What is the most common scalpel blade size?
What type of blade is common for nail procedures/tenotomy?
What forceps are used for skin closure?
What forceps are utilized for deep tissue handling?
What retractors are self-retaining?
What retractor is good for gripping bone?
What retractor is used for ankle surgery?
What forceps are similar to hemostats and have teeth on the end?
Kocher traction forceps
What saw RPM is common for podiatry?
How long should a patient abstain from food before entering the OR?
Which is a better antiseptic for scrubbing: Iodine or Chloraprep?
What is an egg crate used for in surgery?
Reduce pressure around patient's bony prominences during surgery
Which patient position is the best for surgery: Supine, lateral, prone, or trendelenberg
What is the Trendelenberg position during surgery?
table tilted so head is down
Do incisions heal end-to-end or side-to-side?
What does RSTL stand for?
Relaxed skin tension lines
Should you be parallel or perpendicular to the RSTLs?
What should be the length of a skin bridge to reduce necrosis possibilities?
>1cm (never less than 1cm)
When is a DuVries incision made?
What are the five hemostat methods? ((MCATT)
What is the diff b/t bipolar and monopolar thermal hemostasis?
- Bipolar: current between tips of forceps
- Monopolar: current through body, requires grounding
What is the max time to have a patient in a tourniquet?
How long should a tourniquet be reperfused before acivating again?
What is the formula for limb occlusion pressure in adults and infants?
- adult: Systolic pressure + 100 mmHg
- infant: Sys pressure + 50mmHg
What is the max tourniquet pressure for the thigh and calf?
- thigh: 300mmHg
- calf: 250mmHg
What is the max tourniquet pressure for the ankle and thigh of an infant?
T/F: You should not use a tourniquet in a sickle cell case?
What is the chemical diff b/t an amide and an ester?
- Amide: NH group
- Ester: COOH group
What organ metabolizes amides?
Which is safer, amides or esters?
What are the two most common amides used for anesthetics?
What channel does the anesthetic block?
Na channels so deploarization cannot occur
Do charged or uncharged ions diffuse through tissue?
uncharged (charge ions are repelled)
Once an uncharged ion enters the tissue does it remain uncharged?
No, it becomes charged
T/F: Increased acidity increases uncharged ions in solution
F: Acidity decreases uncharged ions in solution
What is normal physiological pH?
What happens to pH during infection?
- decreases, more acidic
- means less uncharged anesthetic
Should you inject distal or proximal to an infection?
What is the order of sensory loss after anesthetic?
- pain-light touch-temperature
- (motor and pressure conserved)
What is the most common % of lidocaine?
What is the most common % of bipuvicaine?
What is the toxic dose of lidocaine and bipuvicaine?
- Lidocaine = 300
- Bipuvicaine (Marcaine)= 175
Which anesthetic is more common for a post-op block?
What is the common pre-op anesthetic mix?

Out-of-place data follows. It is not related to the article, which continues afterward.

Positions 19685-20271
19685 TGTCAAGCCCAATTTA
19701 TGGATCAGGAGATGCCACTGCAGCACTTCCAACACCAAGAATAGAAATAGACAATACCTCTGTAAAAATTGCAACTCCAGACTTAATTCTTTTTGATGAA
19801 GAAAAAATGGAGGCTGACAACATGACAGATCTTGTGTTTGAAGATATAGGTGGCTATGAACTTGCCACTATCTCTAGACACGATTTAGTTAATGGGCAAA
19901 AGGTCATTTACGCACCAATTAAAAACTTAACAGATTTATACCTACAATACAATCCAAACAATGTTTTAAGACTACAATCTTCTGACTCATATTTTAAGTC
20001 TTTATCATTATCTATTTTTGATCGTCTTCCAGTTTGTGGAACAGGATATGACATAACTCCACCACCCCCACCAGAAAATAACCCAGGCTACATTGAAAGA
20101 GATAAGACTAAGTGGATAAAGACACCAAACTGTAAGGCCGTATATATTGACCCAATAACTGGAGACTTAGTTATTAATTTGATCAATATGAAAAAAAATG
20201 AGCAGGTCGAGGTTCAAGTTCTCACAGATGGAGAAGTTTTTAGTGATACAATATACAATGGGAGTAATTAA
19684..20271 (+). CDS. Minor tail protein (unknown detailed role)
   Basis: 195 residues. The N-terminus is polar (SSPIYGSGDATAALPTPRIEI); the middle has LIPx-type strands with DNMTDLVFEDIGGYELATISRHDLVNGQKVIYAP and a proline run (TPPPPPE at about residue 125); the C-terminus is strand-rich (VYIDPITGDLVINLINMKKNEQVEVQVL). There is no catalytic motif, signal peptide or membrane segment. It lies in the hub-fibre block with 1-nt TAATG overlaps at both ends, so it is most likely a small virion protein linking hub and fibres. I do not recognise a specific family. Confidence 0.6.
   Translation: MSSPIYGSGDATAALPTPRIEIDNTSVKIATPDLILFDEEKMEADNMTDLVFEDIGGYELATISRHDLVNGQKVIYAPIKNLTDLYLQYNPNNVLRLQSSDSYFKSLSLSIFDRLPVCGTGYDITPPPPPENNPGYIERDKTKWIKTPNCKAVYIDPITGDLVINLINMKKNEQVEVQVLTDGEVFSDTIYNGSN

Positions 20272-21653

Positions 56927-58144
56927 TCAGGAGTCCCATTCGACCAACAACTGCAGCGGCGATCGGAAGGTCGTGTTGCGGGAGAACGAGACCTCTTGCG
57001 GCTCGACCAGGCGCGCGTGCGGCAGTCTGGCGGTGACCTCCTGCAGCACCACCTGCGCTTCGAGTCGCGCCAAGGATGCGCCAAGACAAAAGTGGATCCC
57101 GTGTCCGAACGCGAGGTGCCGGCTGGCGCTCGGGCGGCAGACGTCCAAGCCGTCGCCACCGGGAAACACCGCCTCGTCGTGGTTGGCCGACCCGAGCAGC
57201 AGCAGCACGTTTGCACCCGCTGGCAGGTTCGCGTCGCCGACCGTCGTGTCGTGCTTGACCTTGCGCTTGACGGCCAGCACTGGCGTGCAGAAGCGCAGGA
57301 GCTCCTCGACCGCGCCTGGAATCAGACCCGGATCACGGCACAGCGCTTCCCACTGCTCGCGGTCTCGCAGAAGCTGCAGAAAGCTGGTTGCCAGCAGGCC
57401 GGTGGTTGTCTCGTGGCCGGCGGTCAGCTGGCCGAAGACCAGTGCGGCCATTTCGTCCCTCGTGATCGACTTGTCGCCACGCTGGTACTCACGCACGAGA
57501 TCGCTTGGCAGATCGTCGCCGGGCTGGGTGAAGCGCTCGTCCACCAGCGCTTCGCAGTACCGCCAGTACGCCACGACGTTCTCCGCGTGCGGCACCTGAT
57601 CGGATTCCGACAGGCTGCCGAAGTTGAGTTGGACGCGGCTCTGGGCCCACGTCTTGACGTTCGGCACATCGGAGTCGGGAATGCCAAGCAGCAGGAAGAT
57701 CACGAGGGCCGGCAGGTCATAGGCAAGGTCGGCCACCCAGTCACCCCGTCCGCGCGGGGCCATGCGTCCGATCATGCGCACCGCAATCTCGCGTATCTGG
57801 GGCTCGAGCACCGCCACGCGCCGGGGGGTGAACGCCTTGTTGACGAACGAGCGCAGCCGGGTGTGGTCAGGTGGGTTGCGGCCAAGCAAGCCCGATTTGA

1% lidocaine and .25% bipuvicaine 1:1 mix
What is the function of Epinephrine?
What chemical is formed from esters that causes allergic rxns?
What happens to needle size as guage increases?
- Inversely proportional
- **As guage increases, size decreases
When do you do a digital block?
When do you do a mayo block?
What three injections make a full ankle ring block?
- Posterior Tibial
- Deep Fibular
What are five characteristics of sutures?
Why is a monofilament used?
- less friction
- good for contaminated wounds
Why is a braided suture used?
What is a bad side of braided sutures?
- Capillarity: binding of bacteria due to size
- high rubbing friction due to size
What are four characteristics of a good suture for infection?
What is the most common, braided, absorbable suture?
What absorbable/synthetic suture is most commonly used for tendon repair?
What is the day diff for absorbable/non-absorbable?
- Absorbable = 60 days
- Non-absorbable = >60 days
What is the most common non-absorbable suture?
What is the most common suture needle in podiatry?
What is an autograft, allograft and xenograft?
- Autograft: same person
- Allograft: same species
- Xenograft: diff species
What is the diff b/t a split thickness and full thickness skin graft?
- split: epidermis and part of dermis
- full: epidermis and all of dermis
What are four common sites to take skin from for STSG?
What are two common graft bacteria?
- B-hemolytic streptococci
- Pseudomonas aeruginosa
What are donor sites for FTSG?
- flexor creases
- pinch grafts
Which do you mesh, STSG or FTSG?
What are the three stages of graft healing and their time?
- 1) Plasmatic: 24-48 hours
- 2) Inosculation: 48 hrs - 2 wks
- 3) reorganization: 1 year
What is the most common complication of grafts?
Seroma: Swelling b/c the lymph and capillaries don't enter until the inosculation stage (48hrs - 2 wks.)
What type of flap is used for mucoid cysts?
What sizes should the two flap be of the bilobed flap when compared to the debridment?
- 1st: 75%
- 2nd: 50% (90 degrees from first)
What are the four History and Physical areas?
What does the PARQ method of H&P for surgery stand for?
What are the 5 ws of Post-op fever?
- Wind:12-24 hrs
- Water: dehydration
- wound: 5-7 days, infection
- Walk: 3 days, DVT
- wonder: drugs
What is the most commoon antibiotic?